NHF banner - our EDI data has been submitted.


Why homelessness charities need EDI data

We are very pleased to have once again submitted Equality, Diversity and Inclusion (EDI) monitoring data to the National Housing Federation.

The aim of their EDI data tool is to assess how well organisations reflect the communities they serve, primarily in terms of the characteristics of their staff and board members – for example age, race, gender, sexuality and gender identity. It is a way to measure progress and, when analysis and general findings are released in the Autumn, a way to compare what we are doing with others in our sector.

By using the tool, we join hundreds of other charities and housing organisations who aspire to be as representative of the people they support as possible.

Not only is this aspiration rooted in principles of equality, accessibility and fairness, but it also has tangible consequences for the delivery of homelessness services.

Anyone can be impacted by homelessness. Those we support have many different backgrounds, cultures, ethnicities, languages, and personal experiences. If our colleagues truly reflect our local communities, it gives us a deeper understanding of the cultural nuances, values, and norms that shape the experiences of our customers. This cultural competence enables charities like ours to provide more culturally sensitive and appropriate support, fostering trust and better outcomes.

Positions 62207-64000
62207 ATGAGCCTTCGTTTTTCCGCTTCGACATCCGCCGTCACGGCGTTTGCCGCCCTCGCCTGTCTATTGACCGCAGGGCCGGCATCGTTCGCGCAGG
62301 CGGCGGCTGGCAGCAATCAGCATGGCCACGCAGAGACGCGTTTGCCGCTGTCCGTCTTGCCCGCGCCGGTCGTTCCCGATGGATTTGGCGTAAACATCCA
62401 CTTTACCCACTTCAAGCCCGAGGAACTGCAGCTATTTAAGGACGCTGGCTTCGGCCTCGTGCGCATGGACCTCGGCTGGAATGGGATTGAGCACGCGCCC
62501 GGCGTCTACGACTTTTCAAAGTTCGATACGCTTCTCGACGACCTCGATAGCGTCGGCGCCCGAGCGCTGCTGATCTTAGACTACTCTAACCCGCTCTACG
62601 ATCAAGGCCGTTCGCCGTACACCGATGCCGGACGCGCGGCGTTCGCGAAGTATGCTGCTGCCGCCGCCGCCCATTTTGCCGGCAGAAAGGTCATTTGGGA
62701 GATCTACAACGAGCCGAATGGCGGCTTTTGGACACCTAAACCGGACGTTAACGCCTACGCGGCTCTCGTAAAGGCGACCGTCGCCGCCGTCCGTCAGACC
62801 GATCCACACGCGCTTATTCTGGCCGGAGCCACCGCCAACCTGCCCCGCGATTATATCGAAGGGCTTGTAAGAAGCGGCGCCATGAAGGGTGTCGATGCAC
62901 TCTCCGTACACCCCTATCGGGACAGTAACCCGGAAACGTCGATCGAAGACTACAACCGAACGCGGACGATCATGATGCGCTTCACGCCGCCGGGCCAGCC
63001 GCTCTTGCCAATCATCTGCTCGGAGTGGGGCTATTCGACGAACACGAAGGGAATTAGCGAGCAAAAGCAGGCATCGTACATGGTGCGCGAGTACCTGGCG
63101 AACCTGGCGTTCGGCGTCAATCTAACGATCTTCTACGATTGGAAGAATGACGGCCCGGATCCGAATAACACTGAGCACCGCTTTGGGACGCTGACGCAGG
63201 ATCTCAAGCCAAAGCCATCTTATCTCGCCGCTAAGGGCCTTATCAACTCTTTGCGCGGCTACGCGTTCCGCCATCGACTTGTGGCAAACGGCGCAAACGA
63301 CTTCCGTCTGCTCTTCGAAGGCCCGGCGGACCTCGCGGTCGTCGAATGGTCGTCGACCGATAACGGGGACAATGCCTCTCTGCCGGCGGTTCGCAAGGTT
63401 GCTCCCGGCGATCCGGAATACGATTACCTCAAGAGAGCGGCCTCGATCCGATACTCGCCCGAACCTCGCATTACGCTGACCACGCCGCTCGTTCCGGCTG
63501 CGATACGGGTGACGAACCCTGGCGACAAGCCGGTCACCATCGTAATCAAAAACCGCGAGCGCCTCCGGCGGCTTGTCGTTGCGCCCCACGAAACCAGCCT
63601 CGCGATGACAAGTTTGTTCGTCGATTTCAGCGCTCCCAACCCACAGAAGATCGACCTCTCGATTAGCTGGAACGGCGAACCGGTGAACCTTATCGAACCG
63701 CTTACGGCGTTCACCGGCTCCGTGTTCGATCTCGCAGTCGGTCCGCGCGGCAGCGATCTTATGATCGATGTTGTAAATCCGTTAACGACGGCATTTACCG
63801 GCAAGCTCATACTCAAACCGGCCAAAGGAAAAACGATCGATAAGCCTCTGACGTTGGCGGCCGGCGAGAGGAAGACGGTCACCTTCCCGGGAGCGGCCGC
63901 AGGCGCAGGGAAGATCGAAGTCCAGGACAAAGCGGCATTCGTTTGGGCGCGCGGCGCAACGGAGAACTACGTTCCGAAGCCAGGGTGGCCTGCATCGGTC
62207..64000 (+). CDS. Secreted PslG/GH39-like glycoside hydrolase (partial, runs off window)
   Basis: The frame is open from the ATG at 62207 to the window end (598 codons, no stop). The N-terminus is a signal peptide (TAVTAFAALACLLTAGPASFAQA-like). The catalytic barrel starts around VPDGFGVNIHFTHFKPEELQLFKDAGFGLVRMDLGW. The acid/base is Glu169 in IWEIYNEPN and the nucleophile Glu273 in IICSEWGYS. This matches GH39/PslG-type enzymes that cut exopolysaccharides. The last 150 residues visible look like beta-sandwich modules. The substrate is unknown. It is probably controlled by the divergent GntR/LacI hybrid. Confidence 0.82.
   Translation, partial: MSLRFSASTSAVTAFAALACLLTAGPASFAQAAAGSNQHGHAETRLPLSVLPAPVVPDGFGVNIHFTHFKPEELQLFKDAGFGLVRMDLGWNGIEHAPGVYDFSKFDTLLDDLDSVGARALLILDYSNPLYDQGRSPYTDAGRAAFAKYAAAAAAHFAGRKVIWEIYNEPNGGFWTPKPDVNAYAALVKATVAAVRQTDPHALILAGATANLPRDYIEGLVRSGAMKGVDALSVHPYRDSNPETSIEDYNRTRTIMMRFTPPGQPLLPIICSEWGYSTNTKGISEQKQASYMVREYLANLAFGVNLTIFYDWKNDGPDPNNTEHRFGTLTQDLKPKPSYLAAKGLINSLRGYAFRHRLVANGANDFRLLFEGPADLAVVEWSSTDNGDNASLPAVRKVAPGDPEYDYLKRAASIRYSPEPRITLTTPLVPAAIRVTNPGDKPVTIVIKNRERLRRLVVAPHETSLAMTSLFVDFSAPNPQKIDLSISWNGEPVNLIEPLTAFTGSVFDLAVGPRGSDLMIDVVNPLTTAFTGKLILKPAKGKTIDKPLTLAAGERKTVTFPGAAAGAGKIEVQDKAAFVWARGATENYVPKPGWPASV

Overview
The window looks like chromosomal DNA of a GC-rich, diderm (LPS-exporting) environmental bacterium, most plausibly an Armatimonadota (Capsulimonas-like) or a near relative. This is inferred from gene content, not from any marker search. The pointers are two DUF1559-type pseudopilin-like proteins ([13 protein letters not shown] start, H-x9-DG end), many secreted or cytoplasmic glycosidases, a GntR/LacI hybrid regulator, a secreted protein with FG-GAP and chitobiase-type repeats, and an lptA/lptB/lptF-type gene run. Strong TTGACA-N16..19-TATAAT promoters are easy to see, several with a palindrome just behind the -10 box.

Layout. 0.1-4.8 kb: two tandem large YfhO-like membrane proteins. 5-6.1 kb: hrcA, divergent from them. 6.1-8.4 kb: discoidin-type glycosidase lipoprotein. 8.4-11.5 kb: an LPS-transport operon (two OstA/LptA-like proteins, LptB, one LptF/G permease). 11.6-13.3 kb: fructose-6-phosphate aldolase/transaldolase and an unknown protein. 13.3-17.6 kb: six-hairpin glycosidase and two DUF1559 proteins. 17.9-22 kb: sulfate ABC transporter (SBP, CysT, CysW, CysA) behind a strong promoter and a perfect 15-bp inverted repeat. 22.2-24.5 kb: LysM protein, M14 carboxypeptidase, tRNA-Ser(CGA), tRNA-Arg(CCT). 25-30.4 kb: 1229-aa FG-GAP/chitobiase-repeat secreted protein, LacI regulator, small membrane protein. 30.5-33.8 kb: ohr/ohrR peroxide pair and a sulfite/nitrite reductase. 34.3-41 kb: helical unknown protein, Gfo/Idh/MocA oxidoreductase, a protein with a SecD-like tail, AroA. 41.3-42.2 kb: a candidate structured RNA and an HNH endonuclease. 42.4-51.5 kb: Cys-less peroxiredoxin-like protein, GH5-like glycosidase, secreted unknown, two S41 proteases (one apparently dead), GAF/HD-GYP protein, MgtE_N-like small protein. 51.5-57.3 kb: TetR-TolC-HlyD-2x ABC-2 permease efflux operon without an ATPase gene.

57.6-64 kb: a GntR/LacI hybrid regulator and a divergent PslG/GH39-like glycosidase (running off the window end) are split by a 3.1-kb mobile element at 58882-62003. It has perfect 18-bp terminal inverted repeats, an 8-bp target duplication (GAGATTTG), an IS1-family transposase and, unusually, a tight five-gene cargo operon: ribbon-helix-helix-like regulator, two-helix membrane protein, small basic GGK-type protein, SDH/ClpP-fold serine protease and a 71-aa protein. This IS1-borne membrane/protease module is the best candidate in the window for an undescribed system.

Furthermore, when customers see staff and volunteers who share their lived experiences or cultural backgrounds, it helps establish a sense of trust and relatability. Having shared experiences can reduce barriers to seeking assistance, encourage engagement, and increase the likelihood of individuals reaching out for support. Organisations that reflect the communities they serve can therefore build stronger relationships and a sense of belonging.

Diversity and Inclusion within homelessness charities is also empowering for our customers. It sends a powerful message that their voices and perspectives are valued and respected. When people from marginalised or underrepresented communities are involved in decision-making processes, it ensures that their views and concerns are taken into account. This representation can help challenge stereotypes and promote equity within the charity and the wider community.

What’s more, diverse perspectives and experiences contribute to innovation and creativity. When individuals with different backgrounds collaborate, they bring unique insights, problem-solving approaches, and fresh ideas. This leads to more comprehensive and effective strategies for addressing homelessness, as it takes into account the multifaceted challenges faced by different communities.

All of these benefits translate into the more effective delivery of support, and an increased likelihood that people will move on from homelessness into independence. There is certainly work to do in terms of how representative of their local communities homelessness organisations are, but there is much to celebrate and feel positive about as we continue to improve as a sector.

You can read more about the NHF’s EDI data tool here.

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